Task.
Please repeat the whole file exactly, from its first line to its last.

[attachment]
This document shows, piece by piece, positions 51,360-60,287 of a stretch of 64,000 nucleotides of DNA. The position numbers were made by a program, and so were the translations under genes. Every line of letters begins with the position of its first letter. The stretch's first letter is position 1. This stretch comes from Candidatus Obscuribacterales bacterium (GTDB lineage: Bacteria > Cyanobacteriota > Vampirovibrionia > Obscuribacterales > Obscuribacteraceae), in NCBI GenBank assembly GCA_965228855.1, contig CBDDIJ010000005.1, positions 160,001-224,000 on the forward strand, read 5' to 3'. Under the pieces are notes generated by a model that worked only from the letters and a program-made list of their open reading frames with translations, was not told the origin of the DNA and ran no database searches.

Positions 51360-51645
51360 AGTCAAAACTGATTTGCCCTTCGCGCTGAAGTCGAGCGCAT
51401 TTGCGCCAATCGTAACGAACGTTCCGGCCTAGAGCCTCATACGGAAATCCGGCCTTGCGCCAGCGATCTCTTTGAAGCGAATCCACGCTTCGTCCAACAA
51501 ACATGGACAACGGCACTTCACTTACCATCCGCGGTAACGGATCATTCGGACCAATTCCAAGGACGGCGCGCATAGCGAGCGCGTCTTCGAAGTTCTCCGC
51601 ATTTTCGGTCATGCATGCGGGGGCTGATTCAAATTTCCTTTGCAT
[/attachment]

This document shows, piece by piece, positions 51,360-60,287 of a stretch of 64,000 nucleotides of DNA. The position numbers were made by a program, and so were the translations under genes. Every line of letters begins with the position of its first letter. The stretch's first letter is position 1. This stretch comes from Candidatus Obscuribacterales bacterium (GTDB lineage: Bacteria > Cyanobacteriota > Vampirovibrionia > Obscuribacterales > Obscuribacteraceae), in NCBI GenBank assembly GCA_965228855.1, contig CBDDIJ010000005.1, positions 160,001-224,000 on the forward strand, read 5' to 3'. Under the pieces are notes generated by a model that worked only from the letters and a program-made list of their open reading frames with translations, was not told the origin of the DNA and ran no database searches.

Positions 51360-51645
51360 AGTCAAAACTGATTTGCCCTTCGCGCTGAAGTCGAGCGCAT
51401 TTGCGCCAATCGTAACGAACGTTCCGGCCTAGAGCCTCATACGGAAATCCGGCCTTGCGCCAGCGATCTCTTTGAAGCGAATCCACGCTTCGTCCAACAA
51501 ACATGGACAACGGCACTTCACTTACCATCCGCGGTAACGGATCATTCGGACCAATTCCAAGGACGGCGCGCATAGCGAGCGCGTCTTCGAAGTTCTCCGC
51601 ATTTTCGGTCATGCATGCGGGGGCTGATTCAAATTTCCTTTGCAT